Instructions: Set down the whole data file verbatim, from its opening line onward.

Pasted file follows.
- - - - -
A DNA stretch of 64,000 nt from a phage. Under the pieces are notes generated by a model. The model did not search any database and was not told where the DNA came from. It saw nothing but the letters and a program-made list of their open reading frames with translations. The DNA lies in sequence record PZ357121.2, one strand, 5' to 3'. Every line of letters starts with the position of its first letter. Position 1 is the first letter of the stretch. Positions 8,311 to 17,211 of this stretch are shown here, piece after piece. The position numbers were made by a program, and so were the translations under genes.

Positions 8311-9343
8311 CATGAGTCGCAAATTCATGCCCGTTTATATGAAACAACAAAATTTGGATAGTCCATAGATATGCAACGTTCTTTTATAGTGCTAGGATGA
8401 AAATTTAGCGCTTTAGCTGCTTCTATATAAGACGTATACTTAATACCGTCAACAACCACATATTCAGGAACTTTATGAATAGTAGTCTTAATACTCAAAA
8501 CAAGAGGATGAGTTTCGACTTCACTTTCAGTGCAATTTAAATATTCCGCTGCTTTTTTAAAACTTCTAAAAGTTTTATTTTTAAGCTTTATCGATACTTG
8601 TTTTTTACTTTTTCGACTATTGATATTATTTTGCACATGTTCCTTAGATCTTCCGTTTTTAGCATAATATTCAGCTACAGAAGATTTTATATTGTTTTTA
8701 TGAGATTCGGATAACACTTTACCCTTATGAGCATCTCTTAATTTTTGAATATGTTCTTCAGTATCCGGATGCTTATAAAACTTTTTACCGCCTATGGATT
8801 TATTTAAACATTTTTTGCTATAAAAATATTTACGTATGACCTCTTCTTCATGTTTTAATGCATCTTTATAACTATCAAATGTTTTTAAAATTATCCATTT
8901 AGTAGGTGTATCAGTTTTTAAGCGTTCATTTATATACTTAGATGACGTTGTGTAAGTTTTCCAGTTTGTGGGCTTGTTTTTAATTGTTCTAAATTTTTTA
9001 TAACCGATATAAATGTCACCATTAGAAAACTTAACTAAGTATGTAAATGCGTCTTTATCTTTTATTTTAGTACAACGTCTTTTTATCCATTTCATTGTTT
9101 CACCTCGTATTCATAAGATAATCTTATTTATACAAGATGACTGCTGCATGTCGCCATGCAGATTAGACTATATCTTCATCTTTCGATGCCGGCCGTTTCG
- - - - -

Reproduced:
A DNA stretch of 64,000 nt from a phage. Under the pieces are notes generated by a model. The model did not search any database and was not told where the DNA came from. It saw nothing but the letters and a program-made list of their open reading frames with translations. The DNA lies in sequence record PZ357121.2, one strand, 5' to 3'. Every line of letters starts with the position of its first letter. Position 1 is the first letter of the stretch. Positions 8,311 to 17,211 of this stretch are shown here, piece after piece. The position numbers were made by a program, and so were the translations under genes.

Positions 8311-9343
8311 CATGAGTCGCAAATTCATGCCCGTTTATATGAAACAACAAAATTTGGATAGTCCATAGATATGCAACGTTCTTTTATAGTGCTAGGATGA
8401 AAATTTAGCGCTTTAGCTGCTTCTATATAAGACGTATACTTAATACCGTCAACAACCACATATTCAGGAACTTTATGAATAGTAGTCTTAATACTCAAAA
8501 CAAGAGGATGAGTTTCGACTTCACTTTCAGTGCAATTTAAATATTCCGCTGCTTTTTTAAAACTTCTAAAAGTTTTATTTTTAAGCTTTATCGATACTTG
8601 TTTTTTACTTTTTCGACTATTGATATTATTTTGCACATGTTCCTTAGATCTTCCGTTTTTAGCATAATATTCAGCTACAGAAGATTTTATATTGTTTTTA
8701 TGAGATTCGGATAACACTTTACCCTTATGAGCATCTCTTAATTTTTGAATATGTTCTTCAGTATCCGGATGCTTATAAAACTTTTTACCGCCTATGGATT
8801 TATTTAAACATTTTTTGCTATAAAAATATTTACGTATGACCTCTTCTTCATGTTTTAATGCATCTTTATAACTATCAAATGTTTTTAAAATTATCCATTT
8901 AGTAGGTGTATCAGTTTTTAAGCGTTCATTTATATACTTAGATGACGTTGTGTAAGTTTTCCAGTTTGTGGGCTTGTTTTTAATTGTTCTAAATTTTTTA
9001 TAACCGATATAAATGTCACCATTAGAAAACTTAACTAAGTATGTAAATGCGTCTTTATCTTTTATTTTAGTACAACGTCTTTTTATCCATTTCATTGTTT
9101 CACCTCGTATTCATAAGATAATCTTATTTATACAAGATGACTGCTGCATGTCGCCATGCAGATTAGACTATATCTTCATCTTTCGATGCCGGCCGTTTCG